|Arduino on a Breadboard|
In the previous post I showed threeways to reduce the cost of an embedded Arduino-based project: using one of the Arduino Pro variants, using a preloaded Atmega MCU and burning the bootloader yourself into a blank Atmega MCU. For the first option, a “Pro” board with a Sparkfun's FTDI adapter all you need to do is to plug the board in (making sure that GND pin on the board matches that of the adapter) and you're good to go. The only drawback is the price tag of $20. The last option is the cheapest, but requires an AVR in-system programmed, and if you have an AVR ISP, chances are you don't need me to explain how to use it. The “Goldilocks” approach is to purchase the chips preloaded with Arduino bootloader. This approach provides a good balance between beginner-friendliness and cost. This is the option I will be using in my open source projects. In this post I will show you how to build a basic Arduino circuit on the breadboard.
Most Arduino boards run at 5V. To provide the required voltage we can use one of the USB phone chargers that can be had for $5 or less. For a battery operated version we need to build a DC-DC power converted that can bring the voltage down to the regulated 5V we require.
|Power Supply Circuit|
Important note: LM7805 has 1.2V drop, so to get 5V we need to use at least 6.2V supply. In practical terms this means either 5 1.5V alcaline batteries, 6 1.2 V rechargeable batteries or one 9V battery.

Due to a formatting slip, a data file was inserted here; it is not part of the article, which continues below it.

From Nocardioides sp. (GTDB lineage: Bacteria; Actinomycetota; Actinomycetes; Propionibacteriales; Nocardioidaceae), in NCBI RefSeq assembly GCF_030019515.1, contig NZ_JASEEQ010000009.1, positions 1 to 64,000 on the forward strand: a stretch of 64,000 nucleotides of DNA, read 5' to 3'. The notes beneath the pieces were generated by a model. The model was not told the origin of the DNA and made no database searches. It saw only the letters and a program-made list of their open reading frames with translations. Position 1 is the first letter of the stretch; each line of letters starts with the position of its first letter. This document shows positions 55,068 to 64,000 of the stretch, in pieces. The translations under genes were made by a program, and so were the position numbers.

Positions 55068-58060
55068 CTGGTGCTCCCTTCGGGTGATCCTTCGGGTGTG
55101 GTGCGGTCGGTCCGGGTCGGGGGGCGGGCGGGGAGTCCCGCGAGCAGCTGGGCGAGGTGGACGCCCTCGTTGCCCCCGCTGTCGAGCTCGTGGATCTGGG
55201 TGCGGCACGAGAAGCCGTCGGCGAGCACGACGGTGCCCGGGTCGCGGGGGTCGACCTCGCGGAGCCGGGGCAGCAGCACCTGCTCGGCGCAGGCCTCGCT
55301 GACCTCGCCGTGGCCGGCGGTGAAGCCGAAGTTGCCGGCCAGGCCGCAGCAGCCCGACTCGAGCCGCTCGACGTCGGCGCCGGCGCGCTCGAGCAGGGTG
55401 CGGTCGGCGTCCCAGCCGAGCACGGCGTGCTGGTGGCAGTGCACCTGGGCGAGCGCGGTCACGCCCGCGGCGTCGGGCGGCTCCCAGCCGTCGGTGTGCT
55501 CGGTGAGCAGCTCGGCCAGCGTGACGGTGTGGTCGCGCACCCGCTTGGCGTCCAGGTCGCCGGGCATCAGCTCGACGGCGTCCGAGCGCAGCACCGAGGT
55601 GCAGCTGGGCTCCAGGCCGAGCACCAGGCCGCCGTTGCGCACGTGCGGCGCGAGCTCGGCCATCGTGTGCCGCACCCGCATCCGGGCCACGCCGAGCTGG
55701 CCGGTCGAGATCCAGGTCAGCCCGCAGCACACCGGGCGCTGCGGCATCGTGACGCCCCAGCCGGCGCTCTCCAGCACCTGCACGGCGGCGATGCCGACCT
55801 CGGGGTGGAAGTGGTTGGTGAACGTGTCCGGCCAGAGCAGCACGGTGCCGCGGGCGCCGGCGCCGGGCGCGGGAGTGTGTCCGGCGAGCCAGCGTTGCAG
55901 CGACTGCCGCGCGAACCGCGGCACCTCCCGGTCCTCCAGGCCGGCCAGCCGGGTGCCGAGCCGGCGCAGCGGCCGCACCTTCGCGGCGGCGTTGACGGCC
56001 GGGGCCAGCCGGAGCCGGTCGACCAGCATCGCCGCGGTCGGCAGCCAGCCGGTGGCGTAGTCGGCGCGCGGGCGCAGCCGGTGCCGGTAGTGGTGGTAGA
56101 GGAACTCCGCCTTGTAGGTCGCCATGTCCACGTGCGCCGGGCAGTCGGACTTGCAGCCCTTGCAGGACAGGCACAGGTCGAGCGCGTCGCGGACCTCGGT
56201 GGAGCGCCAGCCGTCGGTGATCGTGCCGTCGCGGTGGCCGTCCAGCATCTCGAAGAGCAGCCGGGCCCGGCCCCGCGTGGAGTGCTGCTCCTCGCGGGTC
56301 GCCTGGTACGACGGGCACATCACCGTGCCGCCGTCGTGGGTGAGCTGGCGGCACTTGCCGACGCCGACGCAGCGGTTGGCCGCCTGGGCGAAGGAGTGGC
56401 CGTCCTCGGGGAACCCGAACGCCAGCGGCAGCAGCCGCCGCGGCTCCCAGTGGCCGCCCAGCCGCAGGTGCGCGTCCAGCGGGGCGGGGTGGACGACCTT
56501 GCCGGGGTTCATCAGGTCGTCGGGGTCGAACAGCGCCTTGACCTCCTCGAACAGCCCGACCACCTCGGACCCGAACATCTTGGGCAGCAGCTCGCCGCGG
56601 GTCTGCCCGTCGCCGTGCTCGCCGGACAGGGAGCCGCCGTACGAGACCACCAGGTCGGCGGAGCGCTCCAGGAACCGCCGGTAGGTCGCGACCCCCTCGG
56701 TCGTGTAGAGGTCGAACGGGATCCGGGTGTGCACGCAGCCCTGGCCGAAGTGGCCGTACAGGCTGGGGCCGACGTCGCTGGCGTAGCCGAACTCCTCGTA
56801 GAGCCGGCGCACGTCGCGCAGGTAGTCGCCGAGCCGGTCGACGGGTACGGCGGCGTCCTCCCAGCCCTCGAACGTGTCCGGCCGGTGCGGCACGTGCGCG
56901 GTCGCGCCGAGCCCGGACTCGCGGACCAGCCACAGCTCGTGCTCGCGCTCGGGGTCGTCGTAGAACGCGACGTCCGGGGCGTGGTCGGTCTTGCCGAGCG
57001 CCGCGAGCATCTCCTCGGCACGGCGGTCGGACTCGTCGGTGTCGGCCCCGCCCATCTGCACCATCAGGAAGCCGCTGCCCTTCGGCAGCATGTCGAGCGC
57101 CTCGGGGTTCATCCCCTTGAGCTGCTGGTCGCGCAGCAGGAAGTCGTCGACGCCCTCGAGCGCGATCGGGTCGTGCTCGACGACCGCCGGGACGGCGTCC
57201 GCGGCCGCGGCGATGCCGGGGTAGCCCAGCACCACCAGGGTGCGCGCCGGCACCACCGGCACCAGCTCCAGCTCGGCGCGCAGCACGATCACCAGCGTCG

Now that we have the power supply, let build the support circuit for the mictrocontroller. I'm using Atmega328 purchased from Sparkfun. The chip comes preloaded with Omniloader Uno. Additionally, Sparkfun includes a durable mylar sticker with Arduino pin functions that can be really helpful. Once you get the MCU, there isn't much to building the circuit. All we need is a 10-47 KOhm pull-up resistor on the reset pin (Pin 1 on the IC) connected to Vcc (V out), a 16 MHz crystal, two 22 pF ceramic capacitors for the crystal and .1 uF decoupling capacitor between Vdd and Gnd pins. I included the customary LED on pin 13 with 220 oHm resistor for debugging, but it can be safely omitted.
Please note, the crystal is connected between X1 and X2 pins of the uController and .1 uF capacitor is connected between Vcc and Ground pins.
As you can see, building an Arduino from scratch isn't too complicated. The only catch with this particular setup is that you need to take the chip out to program it with an existing Arduino board. A common approach is to use Arduino Uno or Duemilanove to create your gadget, and once its working, remove the chip and build the permanent circuit around it. Alternatively, the chip can be programmed in-system using the Arduino board. Finally, SparkFun.com sells a ATmega328 with Arduino Optiboot (Uno) chip that has the boot loader preloaded.
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